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Re: Multi-OS Makefiles
- To: misc_(_at_)_openbsd_(_dot_)_org
- Subject: Re: Multi-OS Makefiles
- From: Matthias Kilian <kili_(_at_)_outback_(_dot_)_escape_(_dot_)_de>
- Date: Fri, 6 Aug 2004 22:11:35 +0200
- Mail-followup-to: misc_(_at_)_openbsd_(_dot_)_org
On Sat, Aug 07, 2004 at 04:17:13AM +1000, Darren Reed wrote:
> > - use tools like autoconf, cpp ... ?
> This is almost the defacto-standard way to do it, with lots of
> associated benefits like putting you in a position to handle
> lots of various os "isms"
Well, it's really hard to understand the auto-tools (autoconf, automake,
libtool), and if it comes to crosscompilation/crosslinking, you may get
some serious problems.
Still running my good old home-brewn linux box, I know that auto-hell is
fine *if* it works. If it fails for some software package, it's better
to leave auto-hell alone and write a plain Makefile by hand. Be it GNU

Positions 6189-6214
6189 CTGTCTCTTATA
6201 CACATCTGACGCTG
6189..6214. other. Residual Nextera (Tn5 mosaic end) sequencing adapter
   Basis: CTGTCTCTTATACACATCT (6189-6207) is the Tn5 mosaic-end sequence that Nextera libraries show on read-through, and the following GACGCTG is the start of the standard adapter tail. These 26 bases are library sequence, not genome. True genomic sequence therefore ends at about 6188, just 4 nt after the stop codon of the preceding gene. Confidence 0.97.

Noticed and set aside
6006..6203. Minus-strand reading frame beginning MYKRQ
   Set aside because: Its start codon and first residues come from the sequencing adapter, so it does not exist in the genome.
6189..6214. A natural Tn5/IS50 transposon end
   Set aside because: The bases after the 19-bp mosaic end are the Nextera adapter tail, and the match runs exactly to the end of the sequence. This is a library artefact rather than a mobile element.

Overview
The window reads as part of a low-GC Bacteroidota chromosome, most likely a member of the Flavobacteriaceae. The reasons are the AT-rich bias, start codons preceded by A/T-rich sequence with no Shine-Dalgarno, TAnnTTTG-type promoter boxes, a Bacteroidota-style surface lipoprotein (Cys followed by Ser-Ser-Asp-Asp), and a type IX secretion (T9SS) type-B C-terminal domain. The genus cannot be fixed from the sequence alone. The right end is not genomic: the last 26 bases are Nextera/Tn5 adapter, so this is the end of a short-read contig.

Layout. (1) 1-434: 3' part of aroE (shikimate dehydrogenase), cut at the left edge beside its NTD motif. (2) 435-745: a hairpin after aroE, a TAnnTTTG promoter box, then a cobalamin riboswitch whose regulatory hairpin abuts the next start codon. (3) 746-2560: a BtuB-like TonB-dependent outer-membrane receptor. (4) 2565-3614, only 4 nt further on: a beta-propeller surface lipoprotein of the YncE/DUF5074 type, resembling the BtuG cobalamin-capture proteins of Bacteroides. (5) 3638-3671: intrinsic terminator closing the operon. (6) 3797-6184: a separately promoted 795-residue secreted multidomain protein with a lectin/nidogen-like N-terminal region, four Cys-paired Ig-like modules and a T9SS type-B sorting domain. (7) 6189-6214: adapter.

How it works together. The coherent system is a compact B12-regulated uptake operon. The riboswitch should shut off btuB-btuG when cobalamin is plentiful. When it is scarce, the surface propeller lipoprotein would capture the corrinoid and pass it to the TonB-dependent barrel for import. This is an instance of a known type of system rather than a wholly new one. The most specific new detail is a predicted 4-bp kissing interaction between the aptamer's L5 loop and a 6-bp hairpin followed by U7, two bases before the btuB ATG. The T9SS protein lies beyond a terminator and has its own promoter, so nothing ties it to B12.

make, be it BSD make (both are available on linux and on BSD systems).
Beyond the (IMHO unnecessary) complexity of auto-tools, there's an
additional shortcoming, namely the time it takes to build some piece
of software. Whenever I do a "make install" in some auto-hellized port,
I see autoconf-probing messages for several minutes, then some cc calls
from make for a few seconds. That's ridiculous.
My suggestion: keep it simple, stupid. Write a nice, small Makefile
(or GNUMakefile), with good comments and let the user customize the
Makefile. In addition, try to use standard APIs in your code.
If someone doubts, just fetch KDE via cvs, and measure the time the
auto-stuff takes in comparision to the *real* compile-time.
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